Healthy, Wealthy, and Wise: Living Ethically in the Light of the Bible
Mark 10:17-31; 2 Corinthians 8:16-24; Psalm 106:1-15; 1 Samuel 24-25
Today’s passage in Mark 10 contains some of Jesus’ well- known expressions. Many will be familiar with phrases like ‘It is easier for a camel to go through the eye of a needle than for a rich man to enter the kingdom of God’; ‘Many who are first will be last, and the last first.’ Jesus called for a view of riches and possessions that confronted beliefs commonly held in his day. Many believed that wealth and riches were a sign of God’s blessing, of participation in God’s kingdom. Jesus’ statements confronted that view head on. His actions also made it clear that the poor and disadvantaged were close to God’s heart, not rejected by him.
The idea of wealth being a sign of God’s blessing still exists today, though probably not throughout society. Today we are less inclined to think our riches come from God, but rather are due to our own hard work. Because of that, we think our money is ours to spend as we wish. The idea that we should sell everything and give it to the poor seems unrealistic; obviously an exaggeration.
Jesus is not laying down a new law that Christians must sell everything. He was confronting this man with how important money was for him. He might obey all the rules, but he did not trust God to take care of him. He trusted instead in his money and possessions. Many of us do the same thing, even if, like Peter, we think we have given up a lot for God (v. 28). Money and things easily become too important for us. Rather than being a way to provide for our needs, possessions become part of our identity. We can’t be seen living in such a small house, driving such an old car, going without the newest gadgets and upgrades.
The problem with wealth is that it blocks our ability to see our need for God and his daily provisions. We forget that we would not have what we have if God had not given us our abilities. We did not place ourselves in this time and place where wealth is attainable. These are gifts, and should lead to gratitude, not grasping. Wealth also blocks our ability to see the needs of others. Gratitude should lead us to be willing to share our wealth with the needy. But we the wealthy, as most people in developed countries are relative to many around the world, think these things are ours to spend on ourselves. We don’t realise they are stumbling blocks to attaining true treasure in heaven.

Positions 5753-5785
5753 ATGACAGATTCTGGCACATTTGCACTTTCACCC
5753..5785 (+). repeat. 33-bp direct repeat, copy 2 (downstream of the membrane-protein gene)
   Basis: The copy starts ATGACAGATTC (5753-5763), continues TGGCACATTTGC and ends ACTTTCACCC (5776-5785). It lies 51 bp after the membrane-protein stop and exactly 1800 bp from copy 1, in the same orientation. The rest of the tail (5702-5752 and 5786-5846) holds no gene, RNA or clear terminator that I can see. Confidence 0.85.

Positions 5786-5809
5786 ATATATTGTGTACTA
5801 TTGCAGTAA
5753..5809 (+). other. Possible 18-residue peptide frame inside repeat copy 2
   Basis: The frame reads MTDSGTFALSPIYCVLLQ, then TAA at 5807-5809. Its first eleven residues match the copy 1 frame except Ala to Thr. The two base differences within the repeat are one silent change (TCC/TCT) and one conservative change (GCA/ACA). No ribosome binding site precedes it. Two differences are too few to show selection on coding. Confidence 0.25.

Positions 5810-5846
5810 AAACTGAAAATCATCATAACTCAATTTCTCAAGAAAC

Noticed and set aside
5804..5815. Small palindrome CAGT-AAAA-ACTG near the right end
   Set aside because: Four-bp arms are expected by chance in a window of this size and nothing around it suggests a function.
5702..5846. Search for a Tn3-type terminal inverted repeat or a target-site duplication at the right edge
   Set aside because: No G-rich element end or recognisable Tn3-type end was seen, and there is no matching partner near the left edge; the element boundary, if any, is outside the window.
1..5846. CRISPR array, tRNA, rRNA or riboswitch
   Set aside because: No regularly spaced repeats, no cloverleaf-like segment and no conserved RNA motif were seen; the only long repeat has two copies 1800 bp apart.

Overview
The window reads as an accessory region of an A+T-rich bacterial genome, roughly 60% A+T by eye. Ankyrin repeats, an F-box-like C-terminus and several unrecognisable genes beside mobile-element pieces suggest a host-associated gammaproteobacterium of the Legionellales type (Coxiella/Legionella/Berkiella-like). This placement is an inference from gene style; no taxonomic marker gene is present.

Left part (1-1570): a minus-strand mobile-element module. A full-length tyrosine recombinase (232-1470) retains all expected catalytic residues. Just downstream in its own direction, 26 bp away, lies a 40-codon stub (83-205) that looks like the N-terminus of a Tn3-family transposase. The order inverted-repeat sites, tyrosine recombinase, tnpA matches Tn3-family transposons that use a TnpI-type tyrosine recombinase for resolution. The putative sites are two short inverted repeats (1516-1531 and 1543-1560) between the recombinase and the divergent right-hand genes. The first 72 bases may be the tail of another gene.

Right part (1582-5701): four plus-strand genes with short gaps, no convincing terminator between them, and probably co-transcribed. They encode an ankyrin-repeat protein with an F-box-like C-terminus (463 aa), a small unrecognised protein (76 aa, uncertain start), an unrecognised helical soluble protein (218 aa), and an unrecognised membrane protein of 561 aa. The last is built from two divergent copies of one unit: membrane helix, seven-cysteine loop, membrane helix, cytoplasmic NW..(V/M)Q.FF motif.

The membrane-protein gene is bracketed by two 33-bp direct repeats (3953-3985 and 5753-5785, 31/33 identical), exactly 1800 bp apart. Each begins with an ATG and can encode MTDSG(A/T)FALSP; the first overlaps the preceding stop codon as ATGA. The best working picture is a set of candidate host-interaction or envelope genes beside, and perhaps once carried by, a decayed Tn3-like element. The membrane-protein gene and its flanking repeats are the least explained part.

We think that since we earned our treasure in this world, we can earn treasure in God’s kingdom also. But that is not how God operates. The rich man wanted to know what he had to do to gain eternal life. Jesus says it is impossible to earn salvation. That is as easy as threading a camel through the eye of a needle. The rich are used to doing to get what they want. That makes it hard for them (us) to enter thekingdom ofGod (v.23), but Jesus adds that it is hard in general (v.24). But with God, all things are possible because he offers salvation to us as a gift.
Then Jesus adds that if we leave everything and everyone behind to follow him, we will receive a hundred-fold as much in this present age and eternal life. Some preach a health-and-wealth gospel from this, claiming that God will bless us with wealth in this life. But that contradicts the rest of this passage, and goes against our experience. Many generous people have not received a hundred-fold return from God.
Jesus is reminding the disciples, and us, that when we replace dependence on anything in this world with dependence on God, we will receive treasure that is vastly better. Houses and cars and gold cannot truly meet our needs, but God can. When we realise that, we will understand that it is more blessed to give than to receive (Acts 20:35). We will seek out ways to give generously to others, not begrudgingly give some minimal percentage. Developing such an attitude may seem impossible, but with God all things are possible.